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"Instances of anarchy" and other headlines

11/20/14 07:49AM

Gunman killed after opening fire in a college library overnight in Florida. (Tallahassee Democrat) 

Sen. Tom Coburn warns of "instances of anarchy" after immigration order. (USA Today)

Fmr. Democratic Sen. Jim Webb forms an exploratory committee to run for President. (Politico)

More Montana counties to start issuing same-sex marriage licenses today after judge tosses out ban. (AP)

Nurses urge leniency over refusal to force-feed at Guantanamo. (NY Times)

Buffalo, NY faces another wintry wallop. (AP)

Director Mike Nichols has died. (Washington Post)

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Ahead on the 11/19/14 Maddow show

11/19/14 06:53PM

Tonight's guests:

  • Rep. Ben Luján, (D) New Mexico, DCCC Chair
  • Cristina Jiménez, co-founder and Managing Director of United We Dream

And here's executive producer Cory Gnazzo with an outline of what's coming: 

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Wednesday's Mini-Report, 11.19.14

11/19/14 05:30PM

Today's edition of quick hits:
* The stage is set: "The president will lay out the details of his unilateral actions during a prime-time address Thursday evening in a pitch to an American public weary from years of failed attempts to overhaul the immigration system amid a deeply-divided Congress. After that, the president will hit the road Friday, traveling to the Las Vegas high school where he first made his push form immigration reform nearly two years ago."
* Israel: "As Israelis and Palestinians grappled Wednesday with the new-old reality of spiraling violence, Israeli security forces revived a controversial antiterrorism policy, demolishing the East Jerusalem home of a Palestinian man who plowed his car into pedestrians last month, killing a baby and a young woman."
* Montana: "District Court Judge Brian Morris on Wednesday ruled that Montana's ban limiting marriage to between a man and a woman is unconstitutional. According to a press release from Montana ACLU, Morris ruled that the amendment violated the Equal Protection Clause of the 14th Amendment to the U.S. Constitution."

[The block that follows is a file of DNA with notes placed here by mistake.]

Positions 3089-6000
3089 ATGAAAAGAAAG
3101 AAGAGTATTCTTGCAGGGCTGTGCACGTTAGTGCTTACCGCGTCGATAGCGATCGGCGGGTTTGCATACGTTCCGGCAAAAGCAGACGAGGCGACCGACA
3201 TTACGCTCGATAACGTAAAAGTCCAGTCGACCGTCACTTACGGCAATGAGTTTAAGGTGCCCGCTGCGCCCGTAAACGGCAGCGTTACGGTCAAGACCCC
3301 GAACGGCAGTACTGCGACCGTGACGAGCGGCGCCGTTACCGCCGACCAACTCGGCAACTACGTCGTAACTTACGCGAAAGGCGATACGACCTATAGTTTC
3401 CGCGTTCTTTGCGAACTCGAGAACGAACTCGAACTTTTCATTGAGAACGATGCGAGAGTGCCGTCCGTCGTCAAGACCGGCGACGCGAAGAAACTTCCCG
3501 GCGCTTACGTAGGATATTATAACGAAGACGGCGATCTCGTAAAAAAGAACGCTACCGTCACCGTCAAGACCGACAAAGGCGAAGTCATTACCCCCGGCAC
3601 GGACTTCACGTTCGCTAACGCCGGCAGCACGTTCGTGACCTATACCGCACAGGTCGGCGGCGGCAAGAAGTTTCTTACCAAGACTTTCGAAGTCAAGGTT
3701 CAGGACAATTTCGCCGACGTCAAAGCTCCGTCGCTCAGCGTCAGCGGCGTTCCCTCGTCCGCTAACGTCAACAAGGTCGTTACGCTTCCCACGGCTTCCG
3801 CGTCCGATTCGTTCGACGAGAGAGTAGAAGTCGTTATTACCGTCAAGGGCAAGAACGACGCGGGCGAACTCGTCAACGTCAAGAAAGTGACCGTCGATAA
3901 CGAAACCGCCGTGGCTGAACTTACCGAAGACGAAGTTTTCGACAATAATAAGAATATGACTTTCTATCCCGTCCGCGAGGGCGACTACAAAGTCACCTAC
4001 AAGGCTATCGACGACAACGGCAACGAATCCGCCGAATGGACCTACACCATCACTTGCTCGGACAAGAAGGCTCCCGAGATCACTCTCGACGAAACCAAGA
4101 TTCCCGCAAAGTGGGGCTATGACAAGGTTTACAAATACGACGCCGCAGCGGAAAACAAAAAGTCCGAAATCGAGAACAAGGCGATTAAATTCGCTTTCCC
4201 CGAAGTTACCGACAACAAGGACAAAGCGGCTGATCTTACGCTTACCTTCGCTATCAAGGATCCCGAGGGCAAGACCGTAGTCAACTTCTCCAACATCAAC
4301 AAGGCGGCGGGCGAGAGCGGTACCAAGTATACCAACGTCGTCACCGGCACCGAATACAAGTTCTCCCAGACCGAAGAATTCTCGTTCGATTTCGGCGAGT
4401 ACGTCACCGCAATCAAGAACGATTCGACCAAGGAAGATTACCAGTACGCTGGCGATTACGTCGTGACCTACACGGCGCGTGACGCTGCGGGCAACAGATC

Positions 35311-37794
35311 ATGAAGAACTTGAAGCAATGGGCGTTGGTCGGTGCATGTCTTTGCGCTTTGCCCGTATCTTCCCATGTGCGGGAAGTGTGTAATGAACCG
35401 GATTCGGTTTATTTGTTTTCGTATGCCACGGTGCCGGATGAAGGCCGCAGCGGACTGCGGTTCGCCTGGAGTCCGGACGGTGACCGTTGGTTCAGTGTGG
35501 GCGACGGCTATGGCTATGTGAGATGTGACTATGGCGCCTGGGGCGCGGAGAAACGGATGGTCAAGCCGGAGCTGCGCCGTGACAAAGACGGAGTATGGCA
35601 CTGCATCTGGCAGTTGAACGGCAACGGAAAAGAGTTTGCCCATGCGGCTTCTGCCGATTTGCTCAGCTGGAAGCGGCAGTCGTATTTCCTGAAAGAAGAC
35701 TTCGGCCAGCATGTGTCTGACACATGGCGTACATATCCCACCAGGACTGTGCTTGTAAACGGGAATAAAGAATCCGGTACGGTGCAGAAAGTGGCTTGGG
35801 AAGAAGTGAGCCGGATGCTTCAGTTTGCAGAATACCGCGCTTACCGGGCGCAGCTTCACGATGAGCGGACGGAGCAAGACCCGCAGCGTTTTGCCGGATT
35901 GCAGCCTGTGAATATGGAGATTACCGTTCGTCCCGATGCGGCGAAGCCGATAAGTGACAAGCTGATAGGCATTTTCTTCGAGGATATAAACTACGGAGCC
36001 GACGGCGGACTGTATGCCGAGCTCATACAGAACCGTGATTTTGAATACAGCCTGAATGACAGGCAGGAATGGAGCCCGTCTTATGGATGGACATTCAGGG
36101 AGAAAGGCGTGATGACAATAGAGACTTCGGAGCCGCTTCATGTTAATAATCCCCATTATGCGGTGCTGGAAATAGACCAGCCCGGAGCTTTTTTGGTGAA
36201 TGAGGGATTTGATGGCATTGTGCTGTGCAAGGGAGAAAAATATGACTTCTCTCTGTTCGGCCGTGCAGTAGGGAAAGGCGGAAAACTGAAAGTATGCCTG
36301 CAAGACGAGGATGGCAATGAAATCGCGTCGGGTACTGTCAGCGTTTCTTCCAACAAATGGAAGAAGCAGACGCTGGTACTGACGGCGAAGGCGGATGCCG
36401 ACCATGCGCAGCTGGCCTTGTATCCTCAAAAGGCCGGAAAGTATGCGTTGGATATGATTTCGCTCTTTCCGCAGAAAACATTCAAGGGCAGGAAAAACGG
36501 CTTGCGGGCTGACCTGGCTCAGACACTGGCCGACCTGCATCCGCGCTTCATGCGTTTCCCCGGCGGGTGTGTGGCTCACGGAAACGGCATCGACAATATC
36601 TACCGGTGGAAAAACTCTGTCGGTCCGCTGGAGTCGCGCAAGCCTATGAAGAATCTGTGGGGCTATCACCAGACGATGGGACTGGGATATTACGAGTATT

* Secret Service: "A man was arrested near the White House Wednesday afternoon after police searched his car and found a .30-30 rifle, ammunition and a six-inch blade in the vehicle. The man -- identified as 41-year-old R.J. Kapheim of Davenport, Iowa -- approached a uniformed Secret Service officer near 1600 Pennsylvania Ave. saying 'someone in Iowa told him to drive to the White House,' NBC News confirms."
* Torture report: "Senate Intelligence Chairwoman Dianne Feinstein expects her panel's long-delayed report on the CIA's use of torture to be released before Republicans take over the chamber, signaling to reporters there's one sticking point left." Feinstein added that policymakers are "down to essentially one item in the redaction."
* Texas: "A Texas judge refused Tuesday to quash on technicalities two criminal felony indictments for abuse of power against Gov. Rick Perry, ruling that the potentially embarrassing case against the possible 2016 presidential hopeful should proceed. The governor's defense team had sought to have the matter thrown out, arguing that the special prosecutor, Michael McCrum, wasn't properly sworn in and that some paperwork wasn't correctly filed. But a written ruling from District Judge Bert Richardson, who, like Perry, is a Republican, sided with McCrum."